Exposure to, perceptions and levels of mental skills among tertiary institution field hockey players / Maryke Eloff
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The importance of mental skills training (MST) is emphasized by previous/available research findings which show that by combining MST with physical training it enhances players’ ability to cope with the demands of the sport and subsequently results in better sport performance. The main aims of the present study (presented in two articles which can be read independently) were twofold. The first was to determine field hockey players’ perceived need for MST, and their perception regarding their ability to prepare psychologically for matches, as well as compile a general profile of their psychological skill for the total group and by gender. The second aim of the study was to determine the possible positional differences in mental skill levels among 91 South African tertiary institutions’ male field hockey. A total of one hundred and ninety seven (91 males and 106 females) South African field hockey players who competed in the 2008 University Sport of South Africa tournament participated in the study. The participants completed the Psychological Skills Inventory (PSI) and the Ottawa Mental Skills Assessment Tool–3 (OMSAT–3) questionnaires. The results from Article 1 showed significant gender differences from the Psychological Skills Inventory (PSI) according to which the males outperformed the females in the skills of concentration, activation and activation control. In addition, significant gender differences were observed for mental skills training (MST) measures for goal–setting and commitment in which the females outperformed the males, whilst the males fared better than the females in stress reaction. The hockey players perceived MST as important to enhance performance in field hockey. The players furthermore perceived their ability to prepare psychologically for matches as good, which contradicts the results from the questionnaires as the players showed poor mean scores for five of the six subscales of the PSI questionnaire. The results from article 2 showed that the goalkeepers had the lowest scores for seven of the 12 tested skills, whereas midfielders outperformed the other positions in six of the 12 subscales. It is clear from these results that MST is important for field hockey and therefore warrants the attention of all role players in field hockey.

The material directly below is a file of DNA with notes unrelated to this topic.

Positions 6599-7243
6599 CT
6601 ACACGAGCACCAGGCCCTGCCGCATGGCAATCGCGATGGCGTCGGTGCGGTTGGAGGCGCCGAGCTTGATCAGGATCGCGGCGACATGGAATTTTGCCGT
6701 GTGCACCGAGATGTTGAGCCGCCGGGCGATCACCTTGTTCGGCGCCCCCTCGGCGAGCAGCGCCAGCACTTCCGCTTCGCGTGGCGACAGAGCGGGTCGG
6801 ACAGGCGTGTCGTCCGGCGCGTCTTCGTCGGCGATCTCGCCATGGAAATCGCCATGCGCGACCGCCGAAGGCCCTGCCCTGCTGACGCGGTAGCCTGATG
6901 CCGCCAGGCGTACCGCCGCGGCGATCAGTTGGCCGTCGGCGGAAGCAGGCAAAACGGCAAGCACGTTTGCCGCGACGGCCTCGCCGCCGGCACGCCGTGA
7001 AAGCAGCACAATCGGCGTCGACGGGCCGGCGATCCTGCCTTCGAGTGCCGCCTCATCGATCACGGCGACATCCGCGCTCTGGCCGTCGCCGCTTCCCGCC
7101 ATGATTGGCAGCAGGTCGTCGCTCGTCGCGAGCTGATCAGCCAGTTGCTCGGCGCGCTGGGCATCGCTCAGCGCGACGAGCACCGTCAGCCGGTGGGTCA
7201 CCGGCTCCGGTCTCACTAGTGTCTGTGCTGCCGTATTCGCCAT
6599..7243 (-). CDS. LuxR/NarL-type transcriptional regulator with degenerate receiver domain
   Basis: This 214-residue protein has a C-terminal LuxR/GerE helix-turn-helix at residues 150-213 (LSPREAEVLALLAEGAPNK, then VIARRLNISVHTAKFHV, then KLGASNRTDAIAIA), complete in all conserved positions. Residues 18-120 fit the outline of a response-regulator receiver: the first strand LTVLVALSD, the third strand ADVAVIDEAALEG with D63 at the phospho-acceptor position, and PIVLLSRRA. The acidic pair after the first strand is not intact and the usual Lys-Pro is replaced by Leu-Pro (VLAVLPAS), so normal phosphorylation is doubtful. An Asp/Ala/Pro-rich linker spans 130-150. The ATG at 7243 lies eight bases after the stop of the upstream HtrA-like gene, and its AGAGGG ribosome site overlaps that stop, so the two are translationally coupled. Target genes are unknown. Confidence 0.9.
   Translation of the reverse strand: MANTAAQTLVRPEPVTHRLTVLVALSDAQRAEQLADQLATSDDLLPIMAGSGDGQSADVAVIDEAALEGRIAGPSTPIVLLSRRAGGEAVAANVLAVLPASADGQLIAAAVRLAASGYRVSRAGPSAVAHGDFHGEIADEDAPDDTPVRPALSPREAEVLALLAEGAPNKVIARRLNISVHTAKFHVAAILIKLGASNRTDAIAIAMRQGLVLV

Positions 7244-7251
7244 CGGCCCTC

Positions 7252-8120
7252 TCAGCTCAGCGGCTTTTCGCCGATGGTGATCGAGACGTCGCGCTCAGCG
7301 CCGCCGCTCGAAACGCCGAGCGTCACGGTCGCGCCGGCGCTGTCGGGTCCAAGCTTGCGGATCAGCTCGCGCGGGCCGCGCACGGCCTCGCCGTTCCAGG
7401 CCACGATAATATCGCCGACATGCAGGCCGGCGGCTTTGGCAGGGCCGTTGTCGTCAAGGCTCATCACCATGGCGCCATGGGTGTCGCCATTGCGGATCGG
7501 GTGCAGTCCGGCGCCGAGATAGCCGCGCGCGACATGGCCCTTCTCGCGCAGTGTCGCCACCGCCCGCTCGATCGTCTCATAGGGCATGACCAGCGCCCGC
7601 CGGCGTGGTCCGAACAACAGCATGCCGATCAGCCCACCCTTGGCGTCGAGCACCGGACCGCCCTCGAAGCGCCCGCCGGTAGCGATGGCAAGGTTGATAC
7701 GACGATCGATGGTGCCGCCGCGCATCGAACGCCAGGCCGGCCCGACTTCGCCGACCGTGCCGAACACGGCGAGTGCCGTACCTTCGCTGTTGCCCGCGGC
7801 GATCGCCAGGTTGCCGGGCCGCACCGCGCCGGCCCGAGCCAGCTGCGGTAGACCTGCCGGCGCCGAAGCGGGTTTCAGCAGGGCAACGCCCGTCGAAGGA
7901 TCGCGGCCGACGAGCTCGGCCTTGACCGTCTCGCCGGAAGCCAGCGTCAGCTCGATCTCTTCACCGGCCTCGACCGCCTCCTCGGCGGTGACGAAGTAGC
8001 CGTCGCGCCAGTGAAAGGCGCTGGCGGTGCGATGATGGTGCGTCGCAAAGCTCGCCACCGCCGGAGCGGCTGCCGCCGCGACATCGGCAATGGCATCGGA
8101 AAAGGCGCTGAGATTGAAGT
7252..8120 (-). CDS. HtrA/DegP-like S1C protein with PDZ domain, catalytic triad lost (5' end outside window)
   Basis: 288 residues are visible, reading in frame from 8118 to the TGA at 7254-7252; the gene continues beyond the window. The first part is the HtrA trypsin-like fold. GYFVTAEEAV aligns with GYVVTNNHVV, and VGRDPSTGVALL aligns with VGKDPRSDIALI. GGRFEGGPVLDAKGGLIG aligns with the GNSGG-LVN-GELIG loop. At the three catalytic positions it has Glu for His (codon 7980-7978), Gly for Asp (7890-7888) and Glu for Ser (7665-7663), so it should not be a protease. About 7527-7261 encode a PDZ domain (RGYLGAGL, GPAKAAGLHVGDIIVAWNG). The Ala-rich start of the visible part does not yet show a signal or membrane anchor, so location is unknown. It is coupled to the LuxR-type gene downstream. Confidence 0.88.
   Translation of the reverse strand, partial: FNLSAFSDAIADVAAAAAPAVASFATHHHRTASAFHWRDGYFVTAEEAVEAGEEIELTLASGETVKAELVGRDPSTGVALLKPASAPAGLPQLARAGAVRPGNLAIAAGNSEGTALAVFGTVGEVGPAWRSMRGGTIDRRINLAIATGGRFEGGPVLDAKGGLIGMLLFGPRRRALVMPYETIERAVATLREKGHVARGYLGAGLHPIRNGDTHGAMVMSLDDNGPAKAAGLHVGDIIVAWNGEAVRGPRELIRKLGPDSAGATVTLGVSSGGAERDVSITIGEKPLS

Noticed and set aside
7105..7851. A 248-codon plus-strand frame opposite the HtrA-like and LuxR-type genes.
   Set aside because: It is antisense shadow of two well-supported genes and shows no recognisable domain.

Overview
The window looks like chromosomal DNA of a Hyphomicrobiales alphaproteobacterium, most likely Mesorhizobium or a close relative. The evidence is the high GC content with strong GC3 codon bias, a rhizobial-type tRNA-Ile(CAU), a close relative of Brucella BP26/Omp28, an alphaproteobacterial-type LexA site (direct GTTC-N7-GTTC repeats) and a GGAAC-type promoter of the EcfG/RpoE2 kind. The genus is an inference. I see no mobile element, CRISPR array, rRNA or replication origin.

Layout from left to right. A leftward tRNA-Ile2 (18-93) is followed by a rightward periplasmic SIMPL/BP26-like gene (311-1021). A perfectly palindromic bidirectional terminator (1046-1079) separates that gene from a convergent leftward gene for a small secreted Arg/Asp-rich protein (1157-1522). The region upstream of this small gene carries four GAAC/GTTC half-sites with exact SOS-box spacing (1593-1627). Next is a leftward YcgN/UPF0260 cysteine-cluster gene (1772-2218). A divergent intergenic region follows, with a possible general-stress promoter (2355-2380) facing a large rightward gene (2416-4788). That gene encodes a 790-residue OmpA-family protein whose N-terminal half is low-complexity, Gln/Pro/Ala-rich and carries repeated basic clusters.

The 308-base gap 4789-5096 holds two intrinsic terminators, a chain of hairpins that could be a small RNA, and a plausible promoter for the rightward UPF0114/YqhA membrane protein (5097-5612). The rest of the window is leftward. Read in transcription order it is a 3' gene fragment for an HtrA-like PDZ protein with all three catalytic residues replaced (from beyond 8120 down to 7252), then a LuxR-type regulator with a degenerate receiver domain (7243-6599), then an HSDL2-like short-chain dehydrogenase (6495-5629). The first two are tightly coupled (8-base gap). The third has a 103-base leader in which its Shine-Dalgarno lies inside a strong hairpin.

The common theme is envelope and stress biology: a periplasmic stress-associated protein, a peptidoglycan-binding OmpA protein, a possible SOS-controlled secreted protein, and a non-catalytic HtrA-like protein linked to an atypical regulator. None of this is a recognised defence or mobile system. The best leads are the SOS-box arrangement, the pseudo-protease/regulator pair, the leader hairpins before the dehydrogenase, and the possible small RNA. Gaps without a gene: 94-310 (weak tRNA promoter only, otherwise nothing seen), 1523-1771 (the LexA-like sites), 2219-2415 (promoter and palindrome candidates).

- ETD@PUK